Is Facebook your resilient friend? 5 things to glean from its Q1 earnings

26 Apr 2018

Facebook screen. Image: Sitthiphong/Shutterstock

Facebook reported a strong first quarter despite being engulfed by the Cambridge Analytica data crisis. What went right?

Facebook reported first-quarter revenues in 2018 of $11.9bn and revealed a 63pc surge in revenues as well as huge profits.

This is despite the 14-year-old company enduring a data scandal that would have finished off any other organisation.

However, it must be noted that the financial results come quite close on the heels of the Cambridge Analytica affair and, while they show no drop-off in revenue or user numbers, perhaps a more telling picture will be revealed in Q2.

“Despite facing important challenges, our community and business are off to a strong start in 2018,” said founder and CEO Mark Zuckerberg.

“We are taking a broader view of our responsibility and investing to make sure our services are used for good. But we also need to keep building new tools to help people connect, strengthen our communities and bring the world closer together.”

So, what did we learn?

1. Facebook grew its user numbers during the most tumultuous period in the social network’s history

That’s right. Daily active users were 1.45bn, up 13pc year on year. Facebook grew while the Cambridge Analytica revelations were being unearthed.

In total, Facebook has 2.2bn monthly active users, also up 13pc on this time last year.

However, this growth could have been so much more as Facebook is estimated to have lost 700,000 users in the US and Canada in the previous quarter. Again, keep an eye on Q2 because the real impact of Cambridge Analytica is likely to emerge.

2. It is a mobile money-making machine, but for how long?

As we said, the real impact of any backlash might not be apparent until Q2, when the dust truly settles. But Q1 shows a company that is in rosy financial health. Unbelievable financial health, truth be told.

Total revenues were up 49pc to $11.9bn, of which $11.7bn comes from advertising. That’s a cumulative 49pc jump on last year’s $8bn Q1 revenues. That’s a lot of money.

Mobile advertising revenue represented around 91pc of advertising revenue. That is $10.7bn in one quarter alone.

Let that sink in for a moment – Facebook is probably second only to Apple in terms of gleaning massive profits from smartphones. About 2.2bn people on the planet contribute to the ringing tills in Menlo Park every month by simply checking their messages and updating their statuses.

3. Facebook is rudely profitable

Again, some companies measure profitability in single-digit figures in terms of growth. Facebook reported a huge 64pc surge in profitability in Q1. This means that as the company came to terms with the scale of the Cambridge Analytica crisis, which rocked our sense of democracy and freedom in the 21st century, its shareholders were laughing all the way to the bank. Remember, people: if something is free, you are merely the product.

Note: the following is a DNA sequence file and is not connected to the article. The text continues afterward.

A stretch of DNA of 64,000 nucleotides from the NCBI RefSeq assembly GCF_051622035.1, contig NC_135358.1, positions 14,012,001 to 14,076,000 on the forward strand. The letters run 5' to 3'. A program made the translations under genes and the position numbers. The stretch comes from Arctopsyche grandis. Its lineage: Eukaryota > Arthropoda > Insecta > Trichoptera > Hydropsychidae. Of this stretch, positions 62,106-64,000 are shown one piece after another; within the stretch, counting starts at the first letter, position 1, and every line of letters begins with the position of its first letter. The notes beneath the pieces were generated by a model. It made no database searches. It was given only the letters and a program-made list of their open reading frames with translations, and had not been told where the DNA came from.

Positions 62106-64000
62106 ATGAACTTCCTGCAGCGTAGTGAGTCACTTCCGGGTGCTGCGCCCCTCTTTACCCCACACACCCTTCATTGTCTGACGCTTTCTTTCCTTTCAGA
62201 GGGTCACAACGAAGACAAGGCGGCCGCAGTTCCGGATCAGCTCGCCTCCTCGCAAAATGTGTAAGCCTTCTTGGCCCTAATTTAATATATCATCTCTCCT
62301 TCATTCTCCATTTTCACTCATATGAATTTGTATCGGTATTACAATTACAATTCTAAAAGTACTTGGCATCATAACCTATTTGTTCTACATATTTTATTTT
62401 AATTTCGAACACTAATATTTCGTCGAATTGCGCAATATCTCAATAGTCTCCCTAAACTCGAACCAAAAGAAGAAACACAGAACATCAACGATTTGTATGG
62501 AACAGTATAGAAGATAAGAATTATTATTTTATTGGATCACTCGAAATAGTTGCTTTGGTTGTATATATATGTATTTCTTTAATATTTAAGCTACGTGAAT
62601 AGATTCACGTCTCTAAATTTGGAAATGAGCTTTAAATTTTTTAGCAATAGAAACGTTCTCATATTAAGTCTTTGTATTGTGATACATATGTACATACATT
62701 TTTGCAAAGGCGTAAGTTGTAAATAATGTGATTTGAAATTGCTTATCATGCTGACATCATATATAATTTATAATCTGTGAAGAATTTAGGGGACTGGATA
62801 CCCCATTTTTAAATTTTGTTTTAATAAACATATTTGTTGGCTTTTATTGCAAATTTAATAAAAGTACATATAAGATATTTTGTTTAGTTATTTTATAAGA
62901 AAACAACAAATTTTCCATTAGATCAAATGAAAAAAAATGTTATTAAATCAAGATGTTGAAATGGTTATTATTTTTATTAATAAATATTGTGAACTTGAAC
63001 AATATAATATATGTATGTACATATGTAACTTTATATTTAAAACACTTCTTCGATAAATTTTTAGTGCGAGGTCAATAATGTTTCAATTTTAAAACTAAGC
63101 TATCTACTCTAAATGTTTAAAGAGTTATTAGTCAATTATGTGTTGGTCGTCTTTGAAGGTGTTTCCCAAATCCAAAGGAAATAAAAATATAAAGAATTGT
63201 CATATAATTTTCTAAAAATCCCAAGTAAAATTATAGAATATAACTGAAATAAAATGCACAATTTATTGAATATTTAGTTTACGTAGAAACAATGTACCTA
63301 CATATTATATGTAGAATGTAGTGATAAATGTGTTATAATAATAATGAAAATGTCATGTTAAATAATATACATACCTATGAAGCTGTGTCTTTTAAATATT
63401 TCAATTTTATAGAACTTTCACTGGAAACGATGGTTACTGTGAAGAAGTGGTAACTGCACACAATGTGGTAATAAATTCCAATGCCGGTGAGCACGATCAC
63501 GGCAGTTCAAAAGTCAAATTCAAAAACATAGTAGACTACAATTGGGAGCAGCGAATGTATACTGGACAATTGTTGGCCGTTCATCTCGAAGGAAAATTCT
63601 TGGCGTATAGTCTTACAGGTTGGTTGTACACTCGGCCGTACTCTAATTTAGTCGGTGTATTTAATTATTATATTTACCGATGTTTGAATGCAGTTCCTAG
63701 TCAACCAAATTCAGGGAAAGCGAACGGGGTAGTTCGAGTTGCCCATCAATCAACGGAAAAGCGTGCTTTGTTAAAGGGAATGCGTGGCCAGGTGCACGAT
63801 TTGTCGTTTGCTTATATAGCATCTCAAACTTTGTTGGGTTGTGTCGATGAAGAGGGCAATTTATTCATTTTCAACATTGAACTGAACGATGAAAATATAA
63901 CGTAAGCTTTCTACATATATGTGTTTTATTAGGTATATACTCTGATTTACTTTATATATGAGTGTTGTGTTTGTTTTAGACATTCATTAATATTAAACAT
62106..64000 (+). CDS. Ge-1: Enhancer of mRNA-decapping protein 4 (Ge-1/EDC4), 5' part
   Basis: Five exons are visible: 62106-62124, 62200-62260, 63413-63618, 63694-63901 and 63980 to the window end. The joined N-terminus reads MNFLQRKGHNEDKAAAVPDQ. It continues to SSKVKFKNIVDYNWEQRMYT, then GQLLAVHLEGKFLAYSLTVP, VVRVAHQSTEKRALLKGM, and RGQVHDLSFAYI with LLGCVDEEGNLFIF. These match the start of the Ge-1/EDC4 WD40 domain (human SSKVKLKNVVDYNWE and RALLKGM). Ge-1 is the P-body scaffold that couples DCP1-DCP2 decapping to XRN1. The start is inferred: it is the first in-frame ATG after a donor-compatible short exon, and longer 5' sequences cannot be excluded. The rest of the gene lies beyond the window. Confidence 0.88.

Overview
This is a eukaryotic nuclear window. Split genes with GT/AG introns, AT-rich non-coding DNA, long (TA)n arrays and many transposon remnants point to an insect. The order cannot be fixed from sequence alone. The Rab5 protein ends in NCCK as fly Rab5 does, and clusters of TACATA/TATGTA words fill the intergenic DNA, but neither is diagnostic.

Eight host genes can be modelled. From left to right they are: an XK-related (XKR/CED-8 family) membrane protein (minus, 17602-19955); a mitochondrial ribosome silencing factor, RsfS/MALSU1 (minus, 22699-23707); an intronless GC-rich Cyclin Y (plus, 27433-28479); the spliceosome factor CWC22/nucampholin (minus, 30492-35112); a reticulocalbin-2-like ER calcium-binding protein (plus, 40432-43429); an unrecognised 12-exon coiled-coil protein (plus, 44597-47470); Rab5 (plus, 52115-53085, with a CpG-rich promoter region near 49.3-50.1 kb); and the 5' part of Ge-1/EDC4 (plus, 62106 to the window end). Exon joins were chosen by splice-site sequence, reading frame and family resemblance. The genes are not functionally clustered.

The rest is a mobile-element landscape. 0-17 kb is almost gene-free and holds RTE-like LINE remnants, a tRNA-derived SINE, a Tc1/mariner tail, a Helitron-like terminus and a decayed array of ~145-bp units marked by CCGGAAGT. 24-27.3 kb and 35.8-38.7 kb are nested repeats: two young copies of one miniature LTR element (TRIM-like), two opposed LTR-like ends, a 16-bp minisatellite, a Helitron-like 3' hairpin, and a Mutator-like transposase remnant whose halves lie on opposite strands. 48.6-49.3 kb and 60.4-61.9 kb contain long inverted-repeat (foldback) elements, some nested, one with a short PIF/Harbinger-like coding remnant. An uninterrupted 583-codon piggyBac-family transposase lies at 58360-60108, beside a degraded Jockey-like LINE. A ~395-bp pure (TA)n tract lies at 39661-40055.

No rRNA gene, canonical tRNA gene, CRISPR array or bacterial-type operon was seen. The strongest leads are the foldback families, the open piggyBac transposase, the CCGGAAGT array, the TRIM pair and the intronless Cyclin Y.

Not only that but the company has a lot of dough in the bank, with cash and cash equivalents of $43.9bn. That’s a considerable war chest for a 14-year-old when you consider how Apple, a company going back to the 1970s, has a war chest estimated at around $200bn.

4. Facebook employs a lot of people

The social media behemoth used to make a virtue of its diminutive status compared with other tech giants, claiming its small staff numbers made it operate more like a start-up and boosted its hacker culture.

Well, no more is this the case. Facebook saw its headcount increase 48pc year over year to 27,742 people. This includes 2,500 people at its European headquarters in Dublin’s Silicon Docks. And some of these already well-compensated workers are about to get a little richer as Facebook’s board of directors has authorised the repurchase of $6bn of Class A common stock. Cha-ching!

5. Facebook is reshaping itself to accommodate more regulatory scrutiny

During the quarter, Facebook’s ham-fisted efforts to appreciate or respond to the scale of the Cambridge Analytica problem were almost laughable, if not for the underlying seriousness of the matter and the potential impact on events such as the election of Donald Trump as US president or the UK’s dangerous and irreversible Brexit path.

With big data comes great responsibility.

In less than a month, the EU’s General Data Protection Regulation (GDPR) becomes law for hundreds of millions of Europeans who will have the right to sue if companies fail to respect their data rights.

GDPR sets down strict conditions for how companies such as Facebook manage data, and the company has already updated its terms and conditions for the EU as well as rolling out a snazzy new facial-recognition tool to inform users if their image is being used without their consent.

In recent weeks, Facebook made the dramatic decision to put 1.5bn users from outside the EU out of reach of the upcoming GDPR legislation.

That might be an agile decision for now but, with growing concern around the world, other nations may impose more onerous regulations that may make Facebook wish GDPR was a global standard.

How will you hack that, Zuckerberg?

Facebook screen. Image: Sitthiphong/Shutterstock

John Kennedy is a journalist who served as editor of Silicon Republic for 17 years